I have a lot of source codes need modifying, simply as from

#include <headerA.h>


#include "headerA.h"

I've tried some sed, awk commands but not completely sure how to proceed this. I'm working on Ubuntu platform. Any inputs would be greatly appreciated!


This will do it:

sed -i '/^#include/s/[<>]/"/g' filename

The /^#include/ address at the beginning tells sed to perform the substitution only on lines that begin with #include. [<>] is a regular expression that matches eith < or >, they get replaced with ", and the g modifier tells it to replace all the occurrences on the line, not just the first.


First use find with sed and then use mv

find . -name <ol_file_nme> -exec sed 's/[<>]/"/g' '{}' \; -print > <new_file_name>
mv  <new_file_name> <ol_file_nme>
  • 1
    el pluse uno for use of find but note @barmar's wise admonition and solution regarding other uses of the < and > characters ; -) Good luck to all.
    – shellter
    May 18 '15 at 21:04

This should edit each file in place:

find . -name '*.[ch]' -exec \
    sed -i 's|^#include[[:blank:]]\{1,\}<\([^>]\{1,\}\)>[[:blank:]]*$|#include "\1"|' '{}' \;
  • just a remark, you loose the end of the evenutal information with the .*$ not referenced later. May 19 '15 at 5:58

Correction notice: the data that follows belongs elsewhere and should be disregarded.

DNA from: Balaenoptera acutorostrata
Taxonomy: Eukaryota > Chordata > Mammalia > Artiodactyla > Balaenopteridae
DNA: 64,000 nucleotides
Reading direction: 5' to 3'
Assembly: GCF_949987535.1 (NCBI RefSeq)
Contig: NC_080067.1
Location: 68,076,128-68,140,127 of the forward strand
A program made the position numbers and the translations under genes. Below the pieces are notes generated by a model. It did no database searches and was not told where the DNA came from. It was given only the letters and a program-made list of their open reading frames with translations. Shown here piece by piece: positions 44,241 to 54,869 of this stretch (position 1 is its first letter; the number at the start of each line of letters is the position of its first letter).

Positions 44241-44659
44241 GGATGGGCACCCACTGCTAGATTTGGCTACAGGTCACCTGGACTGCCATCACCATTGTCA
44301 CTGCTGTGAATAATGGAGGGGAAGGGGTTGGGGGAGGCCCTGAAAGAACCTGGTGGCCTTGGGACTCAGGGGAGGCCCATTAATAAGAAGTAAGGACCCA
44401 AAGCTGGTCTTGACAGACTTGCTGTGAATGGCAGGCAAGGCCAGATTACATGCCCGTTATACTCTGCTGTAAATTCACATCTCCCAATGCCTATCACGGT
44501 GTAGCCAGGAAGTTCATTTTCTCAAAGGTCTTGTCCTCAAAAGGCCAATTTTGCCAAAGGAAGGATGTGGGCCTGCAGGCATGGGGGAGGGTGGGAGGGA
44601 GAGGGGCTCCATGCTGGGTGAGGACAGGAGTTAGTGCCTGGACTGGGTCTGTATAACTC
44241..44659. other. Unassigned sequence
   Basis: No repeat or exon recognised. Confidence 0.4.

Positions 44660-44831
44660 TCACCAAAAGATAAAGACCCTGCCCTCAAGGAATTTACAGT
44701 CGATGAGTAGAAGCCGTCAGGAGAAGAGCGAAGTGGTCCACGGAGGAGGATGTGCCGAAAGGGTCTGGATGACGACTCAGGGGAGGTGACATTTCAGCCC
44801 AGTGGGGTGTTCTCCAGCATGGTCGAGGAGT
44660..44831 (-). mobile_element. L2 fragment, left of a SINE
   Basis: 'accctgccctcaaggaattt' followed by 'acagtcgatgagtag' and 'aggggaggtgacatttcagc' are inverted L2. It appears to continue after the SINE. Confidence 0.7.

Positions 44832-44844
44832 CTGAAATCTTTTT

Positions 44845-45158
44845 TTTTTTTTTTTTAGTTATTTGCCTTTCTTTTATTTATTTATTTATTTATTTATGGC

• Yes, I should have used [[:blank:]]* there instead, to be perfectly correct. I'll edit the answer. May 19 '15 at 15:25

This might work for you:

sed '/#include/y/<>/""/' file

Focus on lines that contain headers and translate (y/.../.../) the required characters.

find /Your/Source/Path \
 -name '*.[ch]' \
 -exec \
    sed -i '/^#include[[:blank:]]/ s/<\([^>]*\)>/"\1"/g' "{}" \

will change:

  • any file with extension .h or .c under /Your/Source/Path
  • any surrounding text by <> with same text surrouonding by double quote
    • on line starting by #include
sed -i -E "s/^(#include )[\<]([^\>]+)[\>]/\1\\\"\2\\\"/g" sourcefile.c

or, as we don't need variable substitution inside the rule, with single quotes:

sed -i -E 's/^(#include )[\<]([^\>]+)[\>]$/\1"\2"/g'

Loop through all subdirectories of the working directory looking for *.c and *.h files and replace the angle brackets with quotation marks:

find . \( -name "*.c" -o -name "*.h" \) -print0 | xargs -n1 -0 sed -i -E 's/^(#include )[\<]([^\>]+)[\>]$/\1"\2"/g'

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